House votes to end marriage penalty in U.S. tax code

Measure might encounter resistance in Senate because of deficits

April 29, 2004|By Richard Simon | Richard Simon,LOS ANGELES TIMES

WASHINGTON - The House voted yesterday to end the tax code's "marriage penalty" permanently in the first of a series of GOP efforts to highlight popular elements of President Bush's tax cuts before the November election.

As part of Bush's 2001 tax cut, the House voted to end a quirk in the law that forced many married couples to pay more in taxes if they filed jointly than if they filed as individuals. But the tax relief was temporary, with the benefit decreasing next year and expiring at the end of the decade.

Eliminating the marriage penalty is one of the few provisions of Bush's tax cuts that his presumptive Democratic opponent, Sen. John F. Kerry of Massachusetts, has said he supports. The measure cleared the House on a 323-95 vote.

But it is likely to face resistance in the Senate, where even some members of Bush's own party have expressed concern about making permanent some tax cuts at a time of record budget deficits. Repealing the marriage penalty would cost the Treasury $105 billion over the next decade.

Bush has urged Congress to extend the $1.7 trillion in tax cuts permanently, contending that failing to do so would lead to tax increases and could slow down economic growth.

"Tax relief has greatly helped the economy weather the storms of recent years and fueled the economic recovery under way today," the White House said in a statement.

Sen. Kay Bailey Hutchison, a Texas Republican and a leading advocate of repealing the tax, said she believed that the Senate would extend the relief, but acknowledged that it would be difficult to win approval this year for ending it altogether.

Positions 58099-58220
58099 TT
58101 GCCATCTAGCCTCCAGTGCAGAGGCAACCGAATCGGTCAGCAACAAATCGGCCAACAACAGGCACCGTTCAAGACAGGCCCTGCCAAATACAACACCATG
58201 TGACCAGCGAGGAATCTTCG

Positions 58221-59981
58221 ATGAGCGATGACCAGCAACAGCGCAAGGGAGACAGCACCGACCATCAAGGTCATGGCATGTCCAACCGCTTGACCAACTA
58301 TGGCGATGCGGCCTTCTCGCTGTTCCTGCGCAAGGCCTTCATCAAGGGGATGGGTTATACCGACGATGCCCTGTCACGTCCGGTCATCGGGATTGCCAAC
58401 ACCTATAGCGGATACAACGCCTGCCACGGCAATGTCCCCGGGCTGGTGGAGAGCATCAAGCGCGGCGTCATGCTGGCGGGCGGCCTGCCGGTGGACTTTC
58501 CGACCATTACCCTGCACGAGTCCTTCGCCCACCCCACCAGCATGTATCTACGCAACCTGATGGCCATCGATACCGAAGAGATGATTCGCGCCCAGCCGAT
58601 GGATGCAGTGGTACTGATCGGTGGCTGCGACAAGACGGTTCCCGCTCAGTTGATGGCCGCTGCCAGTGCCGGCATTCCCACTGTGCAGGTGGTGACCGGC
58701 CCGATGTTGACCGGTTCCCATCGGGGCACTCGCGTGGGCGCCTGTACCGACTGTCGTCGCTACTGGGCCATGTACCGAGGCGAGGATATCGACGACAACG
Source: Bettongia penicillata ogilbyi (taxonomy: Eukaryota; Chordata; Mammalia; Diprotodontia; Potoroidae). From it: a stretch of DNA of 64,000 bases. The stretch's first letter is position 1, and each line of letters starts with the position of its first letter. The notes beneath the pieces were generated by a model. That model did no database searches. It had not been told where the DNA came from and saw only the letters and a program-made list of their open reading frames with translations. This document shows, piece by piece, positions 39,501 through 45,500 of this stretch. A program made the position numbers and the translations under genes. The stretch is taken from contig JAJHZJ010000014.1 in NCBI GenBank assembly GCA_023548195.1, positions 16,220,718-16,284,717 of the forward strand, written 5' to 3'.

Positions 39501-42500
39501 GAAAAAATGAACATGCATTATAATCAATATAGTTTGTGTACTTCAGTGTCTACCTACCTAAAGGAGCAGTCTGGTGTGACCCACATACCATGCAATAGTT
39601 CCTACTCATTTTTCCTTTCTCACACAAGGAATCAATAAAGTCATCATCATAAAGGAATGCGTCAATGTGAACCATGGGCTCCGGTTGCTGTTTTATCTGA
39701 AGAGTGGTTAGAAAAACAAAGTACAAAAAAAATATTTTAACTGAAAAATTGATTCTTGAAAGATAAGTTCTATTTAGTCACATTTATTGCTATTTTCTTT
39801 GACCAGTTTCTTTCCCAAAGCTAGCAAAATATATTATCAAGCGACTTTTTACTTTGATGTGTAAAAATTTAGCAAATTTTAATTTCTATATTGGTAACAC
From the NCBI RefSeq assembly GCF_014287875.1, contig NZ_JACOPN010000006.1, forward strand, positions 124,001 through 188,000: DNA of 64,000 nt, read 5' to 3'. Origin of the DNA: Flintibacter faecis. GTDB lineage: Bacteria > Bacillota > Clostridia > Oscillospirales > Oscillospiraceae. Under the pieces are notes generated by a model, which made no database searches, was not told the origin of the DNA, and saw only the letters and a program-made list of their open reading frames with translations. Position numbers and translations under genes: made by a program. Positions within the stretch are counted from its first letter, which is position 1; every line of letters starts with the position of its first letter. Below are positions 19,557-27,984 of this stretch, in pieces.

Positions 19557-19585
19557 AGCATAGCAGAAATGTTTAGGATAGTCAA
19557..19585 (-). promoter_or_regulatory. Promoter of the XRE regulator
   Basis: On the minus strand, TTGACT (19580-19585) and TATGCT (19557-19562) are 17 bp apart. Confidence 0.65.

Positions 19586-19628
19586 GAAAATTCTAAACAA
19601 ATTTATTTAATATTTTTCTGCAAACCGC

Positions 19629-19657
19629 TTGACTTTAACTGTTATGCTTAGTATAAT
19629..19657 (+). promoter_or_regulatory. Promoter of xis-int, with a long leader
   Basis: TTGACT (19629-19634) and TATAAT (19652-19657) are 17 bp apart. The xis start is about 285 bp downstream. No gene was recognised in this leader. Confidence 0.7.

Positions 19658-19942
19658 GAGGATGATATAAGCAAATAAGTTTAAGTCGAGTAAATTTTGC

Robert L. Bixby, executive director of the Concord Coalition, an Arlington, Va.,-based budget watchdog group, described the House vote as "more politics than policy."

"Permanent tax cut extensions are going nowhere in the Senate this year," he added.

The measure approved by the House yesterday, like the 2001 tax cut, goes beyond providing tax relief to couples who paid a marriage penalty - an estimated 42 percent of all joint filers - and gives relief to all married couples.

The measure would make permanent the provisions of the 2001 tax cut that increased the standard deduction and 15 percent tax bracket for married couples to twice that of single taxpayers. The relief was accelerated in a tax bill signed last year. Also reduced was the penalty for low-income couples who receive the earned income tax credit.

Unless the relief is extended, 27 million couples will face an average tax increase of $300 next year and 35 million couples will face an average increase of $700 in 2011, the bill's proponents said.

While 102 Democrats joined 220 Republicans and one independent in voting for the measure, Democrats expressed concern that the GOP-drafted bill failed to address the cost of making the tax cut permanent - a cost that would hit the government hard as baby boomers begin to retire.

The Los Angeles Times is a Tribune Publishing newspaper.

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